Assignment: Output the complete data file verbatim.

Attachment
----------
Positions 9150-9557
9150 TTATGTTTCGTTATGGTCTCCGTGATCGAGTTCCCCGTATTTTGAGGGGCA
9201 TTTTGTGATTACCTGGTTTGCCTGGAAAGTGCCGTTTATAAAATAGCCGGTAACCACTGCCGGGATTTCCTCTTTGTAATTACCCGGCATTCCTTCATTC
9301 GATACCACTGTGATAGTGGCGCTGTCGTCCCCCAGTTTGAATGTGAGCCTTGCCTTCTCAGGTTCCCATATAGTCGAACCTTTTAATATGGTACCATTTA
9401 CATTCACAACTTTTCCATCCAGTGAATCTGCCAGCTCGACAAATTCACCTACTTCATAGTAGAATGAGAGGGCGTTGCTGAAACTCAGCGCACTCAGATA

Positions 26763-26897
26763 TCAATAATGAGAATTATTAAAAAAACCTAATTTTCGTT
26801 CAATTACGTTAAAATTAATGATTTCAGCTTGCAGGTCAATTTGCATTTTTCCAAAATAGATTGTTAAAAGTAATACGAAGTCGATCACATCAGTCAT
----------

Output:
Positions 9150-9557
9150 TTATGTTTCGTTATGGTCTCCGTGATCGAGTTCCCCGTATTTTGAGGGGCA
9201 TTTTGTGATTACCTGGTTTGCCTGGAAAGTGCCGTTTATAAAATAGCCGGTAACCACTGCCGGGATTTCCTCTTTGTAATTACCCGGCATTCCTTCATTC
9301 GATACCACTGTGATAGTGGCGCTGTCGTCCCCCAGTTTGAATGTGAGCCTTGCCTTCTCAGGTTCCCATATAGTCGAACCTTTTAATATGGTACCATTTA
9401 CATTCACAACTTTTCCATCCAGTGAATCTGCCAGCTCGACAAATTCACCTACTTCATAGTAGAATGAGAGGGCGTTGCTGAAACTCAGCGCACTCAGATA

Positions 26763-26897
26763 TCAATAATGAGAATTATTAAAAAAACCTAATTTTCGTT
26801 CAATTACGTTAAAATTAATGATTTCAGCTTGCAGGTCAATTTGCATTTTTCCAAAATAGATTGTTAAAAGTAATACGAAGTCGATCACATCAGTCAT